As a brand owner, never underestimate the importance of pay per click (PPC) advertising. If you’re unfamiliar with the term, PPC is an advertising strategy employed to drive traffic to a specific page on a website. An advertiser pays a publisher every time an ad is clicked, so it pays to know the best source for PPC. Logical Position has worked with both Google and Amazon and their individual PPC solutions. So, Amazon PPC vs. Google PPC: What’s the difference? Here are the pros and cons of each publisher’s system and style, and how you can get the most bang for your advertising buck.
A Whole New World
For the past two years, online shopping has boomed. PPC advertising has become much more crucial to get your products in front of potential customers, and it only continues to rise in importance. During the pandemic, consumers shifted their purchasing patterns because buying online was easier than buying locally and in-person. Sellers likewise flocked to Amazon, seeing greater opportunity to sell goods there, due to the ease of shopping and fast shipping. Sellers saw additional opportunities for driving sales through Google PPC as well. However, more sellers meant increased competition. The biggest battle was for a position on the top page and first row of search results. For that, PPC became the best tool to influence search results and put products in front of customers’ eyes. The question is: Which is better for your purposes? It’s a complex question, but here’s a breakdown of the benefits and drawbacks of advertising on Google vs. Amazon.
The Ins, Outs, Ups, and Downs of Amazon
As mentioned above, Amazon is an excellent platform for reaching customers with an intent to purchase. With more and more people adopting Amazon as a marketplace where they can routinely purchase the products they need, it provides an increasing opportunity to grow sales. But it has its cons as well. For instance, Amazon charges a fee to sell on the platform, and it also takes a percentage from every product sale. Sellers who enjoy the most success on Amazon often have a direct relationship with their brand, whether they own the brand outright or buy wholesale as an approved reseller. Moreover, when a seller depends on Amazon to handle their products, they need to send those products to Amazon’s warehouses to fulfill orders. That comes with, you guessed it, another fee. All those fees add up, and they can eat away at profits. A seller ends up paying for Amazon’s infrastructure and convenience along the way, but ultimately, they need to figure out how the costs of selling on Amazon, and the added cost of PPC, can work for them.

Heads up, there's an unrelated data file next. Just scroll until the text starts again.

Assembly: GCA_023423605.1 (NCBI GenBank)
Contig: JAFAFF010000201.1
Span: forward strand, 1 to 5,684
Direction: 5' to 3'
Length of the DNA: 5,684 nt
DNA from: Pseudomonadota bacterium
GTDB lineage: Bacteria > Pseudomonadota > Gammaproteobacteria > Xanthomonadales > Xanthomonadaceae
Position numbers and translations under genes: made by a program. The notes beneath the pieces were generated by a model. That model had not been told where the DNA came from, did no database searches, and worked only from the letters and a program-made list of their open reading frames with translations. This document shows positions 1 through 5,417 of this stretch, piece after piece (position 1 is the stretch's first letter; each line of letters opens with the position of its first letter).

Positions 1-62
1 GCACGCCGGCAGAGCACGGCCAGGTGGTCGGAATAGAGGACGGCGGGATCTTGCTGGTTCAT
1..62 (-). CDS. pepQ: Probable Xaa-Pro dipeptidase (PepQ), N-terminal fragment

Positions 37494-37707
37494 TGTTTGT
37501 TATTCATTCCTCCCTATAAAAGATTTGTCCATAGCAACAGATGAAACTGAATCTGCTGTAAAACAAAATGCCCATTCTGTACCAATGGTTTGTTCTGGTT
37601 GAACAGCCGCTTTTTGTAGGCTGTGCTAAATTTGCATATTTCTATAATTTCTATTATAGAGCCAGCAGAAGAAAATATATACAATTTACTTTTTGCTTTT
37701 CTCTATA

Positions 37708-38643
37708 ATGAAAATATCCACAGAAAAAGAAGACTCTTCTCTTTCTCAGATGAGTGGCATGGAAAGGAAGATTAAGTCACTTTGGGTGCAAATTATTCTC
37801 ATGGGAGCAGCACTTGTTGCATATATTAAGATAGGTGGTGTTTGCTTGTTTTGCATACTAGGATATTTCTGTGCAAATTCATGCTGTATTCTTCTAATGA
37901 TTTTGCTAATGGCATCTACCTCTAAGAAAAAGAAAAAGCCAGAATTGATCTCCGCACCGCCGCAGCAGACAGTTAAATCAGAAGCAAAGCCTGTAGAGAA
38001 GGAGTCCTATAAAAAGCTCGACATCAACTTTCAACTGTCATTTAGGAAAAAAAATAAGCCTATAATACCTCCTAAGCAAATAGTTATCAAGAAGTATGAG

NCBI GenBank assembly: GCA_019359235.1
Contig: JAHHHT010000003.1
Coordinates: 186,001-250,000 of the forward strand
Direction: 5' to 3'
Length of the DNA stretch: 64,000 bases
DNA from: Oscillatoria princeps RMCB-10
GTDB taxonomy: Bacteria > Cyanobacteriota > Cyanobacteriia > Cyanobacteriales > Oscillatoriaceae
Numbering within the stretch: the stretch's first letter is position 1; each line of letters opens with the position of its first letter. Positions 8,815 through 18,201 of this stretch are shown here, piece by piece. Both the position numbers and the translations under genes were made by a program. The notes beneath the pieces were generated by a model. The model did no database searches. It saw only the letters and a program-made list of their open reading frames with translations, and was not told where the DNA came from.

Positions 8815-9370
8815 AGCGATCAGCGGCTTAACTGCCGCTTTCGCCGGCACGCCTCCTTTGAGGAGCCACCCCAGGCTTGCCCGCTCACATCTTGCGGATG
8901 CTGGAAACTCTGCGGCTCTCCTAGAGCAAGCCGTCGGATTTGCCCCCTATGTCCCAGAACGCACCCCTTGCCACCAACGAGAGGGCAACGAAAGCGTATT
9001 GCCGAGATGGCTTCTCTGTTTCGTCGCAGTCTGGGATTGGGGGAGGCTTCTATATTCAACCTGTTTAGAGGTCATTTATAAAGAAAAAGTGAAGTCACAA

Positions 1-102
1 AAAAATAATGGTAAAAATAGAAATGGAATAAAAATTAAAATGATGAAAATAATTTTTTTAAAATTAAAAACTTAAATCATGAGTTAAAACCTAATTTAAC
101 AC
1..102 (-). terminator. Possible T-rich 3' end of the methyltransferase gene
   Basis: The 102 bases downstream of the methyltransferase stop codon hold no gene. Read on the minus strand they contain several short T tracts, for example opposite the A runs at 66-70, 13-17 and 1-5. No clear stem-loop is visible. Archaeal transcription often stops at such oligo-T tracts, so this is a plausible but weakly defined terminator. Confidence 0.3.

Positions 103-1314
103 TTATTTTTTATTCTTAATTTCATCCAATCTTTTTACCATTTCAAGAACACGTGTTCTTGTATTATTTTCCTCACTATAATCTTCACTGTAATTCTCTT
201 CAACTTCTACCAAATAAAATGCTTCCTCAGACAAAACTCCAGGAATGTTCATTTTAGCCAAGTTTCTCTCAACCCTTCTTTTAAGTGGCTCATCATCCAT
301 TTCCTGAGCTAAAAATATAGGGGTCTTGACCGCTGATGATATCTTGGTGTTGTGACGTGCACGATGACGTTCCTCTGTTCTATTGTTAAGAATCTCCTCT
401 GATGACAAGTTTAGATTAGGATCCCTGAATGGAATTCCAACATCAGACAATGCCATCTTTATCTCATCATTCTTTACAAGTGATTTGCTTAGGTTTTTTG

Google, Amazon, and Algorithms
We don’t know the specifics of Amazon’s algorithm or how exactly it works. It’s all very hush-hush, which is understandable as a piece of proprietary software. However, we do know there are key differences in terms of how Amazon promotes products on a paid basis versus Google. Google seeks to serve ads or advertise products that drive clicks, because that’s how they generate revenue. Amazon, on the other hand, creates revenue according to what sells. With them it’s not strictly about promoting the products that generate the most clicks or the highest click-through rates. Most often, it’s the products most likely to complete the sale.
Amazon boosts the organic rankings of products based on two primary factors: sales volume and sales velocity. Specifically, products with a long history of larger sales volume, a large number of reviews, and successful sales track record have a better chance of organically ranking higher on Amazon. On Amazon, a non-sponsored listing can appear below the first row and outside the sponsored spots in this way. Google, conversely, is adamant about organic rankings remaining independent of ads. Instead, rankings are directly related and dependent on a website’s search engine optimization. Breaking it down, advertising on Amazon is terrific at helping to increase sales velocity, which in turn positively influences organic rankings and can lead to even more sales growth. On the other hand, and according to Google, spending on Google Ads doesn’t affect organic rankings. That means they retain their relevance through search terms and keywords.